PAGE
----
Provided by: Judge Ruth B. Kraft
A week does not go by without a question about unemployment. There are so many misconceptions about the process and the outcome. Here are few samples from this week’s inquiries:
Q: I don’t understand why my former employee was found eligible to receive benefits. After all, she quit her job.
A: Generally, a quit without good cause would disqualify a worker from receiving unemployment. However, a whole panoply of circumstances can be deemed good cause by the Department of Labor. These include quitting to follow a spouse who has been transferred, need to care for a family member, workplace harassment, inability to make ends meet on her salary and being the victim of domestic violence.
Q: An employee quit to take a presumably better job. I kept him on because I felt sorry for him but he wasn’t the brightest light bulb, if you get what I mean. So, one week into the new job, he got fired. I am not surprised but please explain why my account is being charged for his unemployment.
A: The new employer’s account will be charged for the first seven weeks of unemployment benefits. However, since you are the main base period employer, yes, it does mean that your account will take the hit. Unemployment insurance is precisely that: a risk spreading program. Unfortunately, you are on the losing end of it this time but now you know that if you discharge someone for poor performance shortly after his employment began, his former employer will similarly be charged with the lion’s share.
Q: My current employees are telling me that a worker who quit and was found eligible to receive benefits is having a great time on the beaches of South Carolina. How can she receive benefits?
A: Rest assured that, under the Department of Labor’s new system, a worker can’t go off to Timbuktu and dial in or go online to certify for benefits. However, they can certify from any state which is a signatory to the interstate benefits program, Puerto Rico, and Canada. That said, an individual who is receiving benefits must conduct a job search and attend workforce sessions at local centers. If you have reason to believe that the former employee is evading these obligations, you can telephone the Department and it will investigate.
Q: Whenever I telephone the Department of Labor, I am placed on terminal hold and then they don’t even answer my questions clearly. What should I do?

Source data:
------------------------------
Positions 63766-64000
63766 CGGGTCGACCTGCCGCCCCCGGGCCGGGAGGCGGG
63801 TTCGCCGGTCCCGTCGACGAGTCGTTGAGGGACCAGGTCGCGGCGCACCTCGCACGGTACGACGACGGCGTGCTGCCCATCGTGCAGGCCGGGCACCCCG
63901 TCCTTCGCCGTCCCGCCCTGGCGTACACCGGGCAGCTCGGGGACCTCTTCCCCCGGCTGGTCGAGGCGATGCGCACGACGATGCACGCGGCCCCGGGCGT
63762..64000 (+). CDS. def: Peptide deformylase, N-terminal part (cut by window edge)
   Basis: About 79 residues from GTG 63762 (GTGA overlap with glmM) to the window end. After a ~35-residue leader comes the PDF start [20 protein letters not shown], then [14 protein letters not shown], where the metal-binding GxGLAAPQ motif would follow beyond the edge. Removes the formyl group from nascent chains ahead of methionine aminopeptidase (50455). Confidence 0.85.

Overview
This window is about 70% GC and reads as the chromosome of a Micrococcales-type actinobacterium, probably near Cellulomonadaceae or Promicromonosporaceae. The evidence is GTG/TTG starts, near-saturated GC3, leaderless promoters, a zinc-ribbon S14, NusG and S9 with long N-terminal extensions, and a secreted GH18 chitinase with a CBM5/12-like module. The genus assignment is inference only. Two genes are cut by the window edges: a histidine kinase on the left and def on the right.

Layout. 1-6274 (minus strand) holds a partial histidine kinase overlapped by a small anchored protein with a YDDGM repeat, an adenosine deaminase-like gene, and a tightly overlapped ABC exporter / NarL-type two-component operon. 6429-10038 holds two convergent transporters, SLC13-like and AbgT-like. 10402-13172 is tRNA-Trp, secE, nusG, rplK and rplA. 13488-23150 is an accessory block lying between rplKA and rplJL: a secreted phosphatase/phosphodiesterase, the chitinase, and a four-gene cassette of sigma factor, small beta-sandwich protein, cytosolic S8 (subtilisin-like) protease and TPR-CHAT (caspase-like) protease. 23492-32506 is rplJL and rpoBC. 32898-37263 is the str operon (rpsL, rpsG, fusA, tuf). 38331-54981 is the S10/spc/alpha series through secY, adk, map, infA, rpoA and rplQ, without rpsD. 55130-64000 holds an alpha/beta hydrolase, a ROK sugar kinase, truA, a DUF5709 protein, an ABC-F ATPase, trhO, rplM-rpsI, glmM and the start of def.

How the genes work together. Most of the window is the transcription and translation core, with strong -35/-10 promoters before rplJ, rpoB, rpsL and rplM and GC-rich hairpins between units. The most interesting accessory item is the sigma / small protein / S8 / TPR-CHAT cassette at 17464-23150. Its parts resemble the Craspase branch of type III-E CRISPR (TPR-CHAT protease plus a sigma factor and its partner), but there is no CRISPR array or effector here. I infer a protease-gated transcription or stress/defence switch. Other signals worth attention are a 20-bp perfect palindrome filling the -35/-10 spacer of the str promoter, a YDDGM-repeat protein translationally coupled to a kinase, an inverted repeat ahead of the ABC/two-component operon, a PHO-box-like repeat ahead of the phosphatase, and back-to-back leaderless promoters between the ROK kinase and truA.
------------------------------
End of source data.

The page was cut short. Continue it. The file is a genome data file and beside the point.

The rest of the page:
A: It is no surprise that, in the current economic climate, the phone lines are overloaded. First, keep on trying. In response to the second part of the question, understand that the telephone representatives are not there to provide you with detailed responses. That’s what keeps employment lawyers like me in business. The Department cannot offer legal advice or evaluate the viability of a potential appeal of a determination. Additionally, as I have written on earlier occasions, the best way to strategize whether and how to respond to any notice issued by the Department is by consulting counsel for assistance.
Q: Why does the number of weeks of entitlement to unemployment benefits keep changing like a moving target? I don’t understand.
A: You will notice that the weeks of entitlement vary by the jurisdiction and do change from time to time based upon either acts of Congress (at the height of the recession, it was up to 99 weeks) as well as the unemployment rate at the time of the application for benefits. It is extremely confusing to claimants as well. Congress can also authorize federal additional compensation (FAC) of an extra $25 per week from time to time.
Q: If my former employee received benefits because she lied about how her employment ended (she told the Department of Labor that she was fired but she actually quit), does the government do anything to get the money back?
A: Great question. If the claimant made a willfully false statement in connection with the application for benefits or in weekly certifications, the Department can seek recoupment of benefits. It is now looking for money everywhere-yes, even from claimants-and, effective October 1, will seek interest as well as repayment of the principal. Its enforcement procedures to date have been incredibly lax and, frequently, would only apply forfeiture proceedings to new benefits or state tax refunds. Those days are over!
Any more questions about UI? Judge Ruth Kraft is our resident (un)employment law expert. If you have general questions and would like them answered in a future newsletter, please email Judge Kraft atRKraft@Kirschenbaumesq.com. For questions specific to your company, call Judge Kraft at (516) 747-6700 ext 326 to schedule a consultation.